Seemingly, the young men are very addicted to the games on their machines. In the very moment we are inside, a Japanese employee approaches us to charge us for entering. We have no idea what the deal actually comprises. Moments later we are therefore out again! The short moment in noisy surroundings is already about to trigger a splitting headache.
Anyway, I have to admit that the world of entertainment, games, otaku objects and electronics in Akihabara combined with a fascinating Tokyo anime and manga universe has triggered my curiosity far more than I had expected!
In essence, anime is the animated version of the Japanese manga books. The manga passion and anime culture in Japan notably began to accelerate after World War II.
One of the driving forces behind the developing anime culture was Osamu Tezuka. He is known in Japan as precisely the father of manga and anime. As young he was tremendously inspired by Walt Disney. Being a promising cartoonist he created some of the biggest successes in the genre in Japan. It was in particular his Astro Boy (Tetsuwan Atoma) which was his convincing masterpiece and breakthrough to fame. His outstanding style and original approach enabled him to get international success as well.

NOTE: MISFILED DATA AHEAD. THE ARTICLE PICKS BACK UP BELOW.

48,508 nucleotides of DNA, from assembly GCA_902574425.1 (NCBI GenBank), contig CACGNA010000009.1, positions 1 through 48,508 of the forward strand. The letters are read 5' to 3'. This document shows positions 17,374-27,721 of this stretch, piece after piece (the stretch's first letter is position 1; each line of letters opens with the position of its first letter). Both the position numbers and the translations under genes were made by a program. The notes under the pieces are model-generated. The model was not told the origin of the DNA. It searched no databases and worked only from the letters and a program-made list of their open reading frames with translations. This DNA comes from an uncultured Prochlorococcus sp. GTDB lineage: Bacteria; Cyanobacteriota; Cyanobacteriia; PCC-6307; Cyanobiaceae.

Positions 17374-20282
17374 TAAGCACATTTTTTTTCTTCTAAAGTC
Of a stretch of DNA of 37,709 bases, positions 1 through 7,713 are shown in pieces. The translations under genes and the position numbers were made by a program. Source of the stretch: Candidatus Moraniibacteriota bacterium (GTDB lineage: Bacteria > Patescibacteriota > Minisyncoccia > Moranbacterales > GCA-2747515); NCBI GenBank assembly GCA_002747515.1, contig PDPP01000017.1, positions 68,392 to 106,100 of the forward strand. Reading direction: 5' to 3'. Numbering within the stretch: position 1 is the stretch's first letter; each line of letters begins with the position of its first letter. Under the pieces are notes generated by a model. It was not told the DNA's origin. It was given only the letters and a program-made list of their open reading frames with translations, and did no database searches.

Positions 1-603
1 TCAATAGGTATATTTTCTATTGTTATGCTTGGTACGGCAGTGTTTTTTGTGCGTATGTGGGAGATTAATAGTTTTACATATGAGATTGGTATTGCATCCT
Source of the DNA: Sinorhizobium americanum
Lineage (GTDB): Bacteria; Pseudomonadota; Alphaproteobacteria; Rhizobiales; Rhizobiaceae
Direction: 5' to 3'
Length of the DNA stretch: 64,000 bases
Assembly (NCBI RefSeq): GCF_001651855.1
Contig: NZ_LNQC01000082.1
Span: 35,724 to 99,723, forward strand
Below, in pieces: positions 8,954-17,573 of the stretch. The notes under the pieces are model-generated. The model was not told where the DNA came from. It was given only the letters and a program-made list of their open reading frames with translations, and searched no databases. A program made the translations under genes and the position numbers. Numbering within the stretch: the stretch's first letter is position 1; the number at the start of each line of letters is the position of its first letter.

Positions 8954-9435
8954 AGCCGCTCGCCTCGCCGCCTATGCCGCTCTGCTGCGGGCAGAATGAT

Since Tezuka’s boom, manga and anime culture has literally exploded in Japan. Today it is so integrated – whether you want it or not – in the Japanese society that there are references to anime characters in countless public places.
Read more about Tokyo (vibe, see & do, accommodation, price level, transport, safety, climate, history) in our Tokyo Travel Guide:
Passion Manga and Anime in Electronic Tokyo:
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Tokyoanime – Electronic city Tokyo – Anime in Tokyo